I don’t particularly enjoy teaching this part of the counseling course because there’s so much that is false in most secular systems, but it’s important for students to at least know what’s out there as many of the people they will be counseling will have had some previous counseling in these systems. Also, there are some helpful insights as well as lessons to learn from some of their methods. Pointed the students to some further book, blog, and audio resources on this subject.

The Counseling class runs from 12 noon to 1:15pm and the Christian Ministry Class from 1:30pm to 2:45pm, each with a short half-time break. We spent the Ministry class going over the students’ “ideal week of ministry” assignments. We had one student in the class who has been a pastor for 20 plus years, so we asked him to give a “real week of ministry.” It was quite different to the ideals! Here’s the kind of table the students produce:


I was encouraged by the place the students planned to give to prayer, with a few of them having not only prayer times first and last thing in the day, but even one or two designated times throughout the day. I felt quite convicted by that. Some of them failed to allocate any evening time to visits or church meetings. One or two probably had too many evenings out in a row.

I challenged a couple of them about starting their days with email and admin as I find that distracts from the mental work of sermon prep. But everyone is different, with one student saying that it clears his mind knowing that he’s dealt with important emails, calls, etc.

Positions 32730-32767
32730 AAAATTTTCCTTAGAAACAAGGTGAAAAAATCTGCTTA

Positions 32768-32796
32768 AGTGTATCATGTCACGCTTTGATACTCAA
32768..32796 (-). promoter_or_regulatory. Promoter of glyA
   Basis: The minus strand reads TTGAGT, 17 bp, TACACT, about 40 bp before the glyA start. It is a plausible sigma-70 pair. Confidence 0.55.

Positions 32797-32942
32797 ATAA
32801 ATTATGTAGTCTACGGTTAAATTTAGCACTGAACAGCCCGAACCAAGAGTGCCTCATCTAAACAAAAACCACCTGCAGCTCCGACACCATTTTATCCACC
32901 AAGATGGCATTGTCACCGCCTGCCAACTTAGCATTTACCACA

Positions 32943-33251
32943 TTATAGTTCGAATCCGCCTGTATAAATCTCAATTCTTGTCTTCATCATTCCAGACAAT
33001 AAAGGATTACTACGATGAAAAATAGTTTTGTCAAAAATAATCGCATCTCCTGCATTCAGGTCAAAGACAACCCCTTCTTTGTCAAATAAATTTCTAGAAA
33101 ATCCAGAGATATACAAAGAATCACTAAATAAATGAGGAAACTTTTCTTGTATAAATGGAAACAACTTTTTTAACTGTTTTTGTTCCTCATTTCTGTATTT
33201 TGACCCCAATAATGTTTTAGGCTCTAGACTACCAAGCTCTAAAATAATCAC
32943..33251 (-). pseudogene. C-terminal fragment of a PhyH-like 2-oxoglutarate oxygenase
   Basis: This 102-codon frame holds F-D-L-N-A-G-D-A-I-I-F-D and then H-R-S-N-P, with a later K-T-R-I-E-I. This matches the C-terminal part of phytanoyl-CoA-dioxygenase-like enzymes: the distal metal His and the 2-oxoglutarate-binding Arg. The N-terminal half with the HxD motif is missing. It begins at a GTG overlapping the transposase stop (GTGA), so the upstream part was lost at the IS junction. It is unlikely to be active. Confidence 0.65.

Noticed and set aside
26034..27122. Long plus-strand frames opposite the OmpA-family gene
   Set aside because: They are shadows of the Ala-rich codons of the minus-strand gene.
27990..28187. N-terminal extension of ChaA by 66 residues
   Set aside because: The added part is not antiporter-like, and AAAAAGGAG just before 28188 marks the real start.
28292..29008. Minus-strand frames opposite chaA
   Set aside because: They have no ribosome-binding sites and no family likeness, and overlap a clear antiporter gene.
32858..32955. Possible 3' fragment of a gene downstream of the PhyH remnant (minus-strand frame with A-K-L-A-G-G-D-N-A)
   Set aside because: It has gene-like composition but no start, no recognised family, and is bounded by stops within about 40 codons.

Another thing I encouraged them to do was to make each day as regular and routine as possible. Our bodies and minds love rhythm and regularity. I noticed that some of them had only allocated a couple of hours a day to sermon prep, or two hours in the morning and two in the afternoon. I’m only beginning to get moving after two hours of study and my best work is done in hours 3-5. Most of them had allocated enough time in the week but it was just too scattered in small blocks through the week in some cases.

Most of them had planned exercise a few times a week and also a full day off. A few had a little work planned for their day off. Again, I asked them to consider the huge mental benefit of one day in which you really had NOTHING ministerial to do. “Six days you shall labour and do ALL your work!”

After class, I wrote more of my depression research blog post, phoned in for my arthritis meds, wrote this blog, picked up my daughter from school, and headed home. I was going to use the hour before evening meal to finalize prep for my chapel address tomorrow, but ran out of time. Phoned a member who has been through surgery, then spent the evening with my kids. Shona was out at the Seminary Wives Fellowship speaking on the subject of “Encouragement.”

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  • John Koopman

    Not too sure how realistic it is to think that only 2 evenings are taken up with ministry work. Who teaches the catecism classes, confession classes and does pastoral visits with the families that can only accomodate the pastor in the evening due to work schedules? Sue K.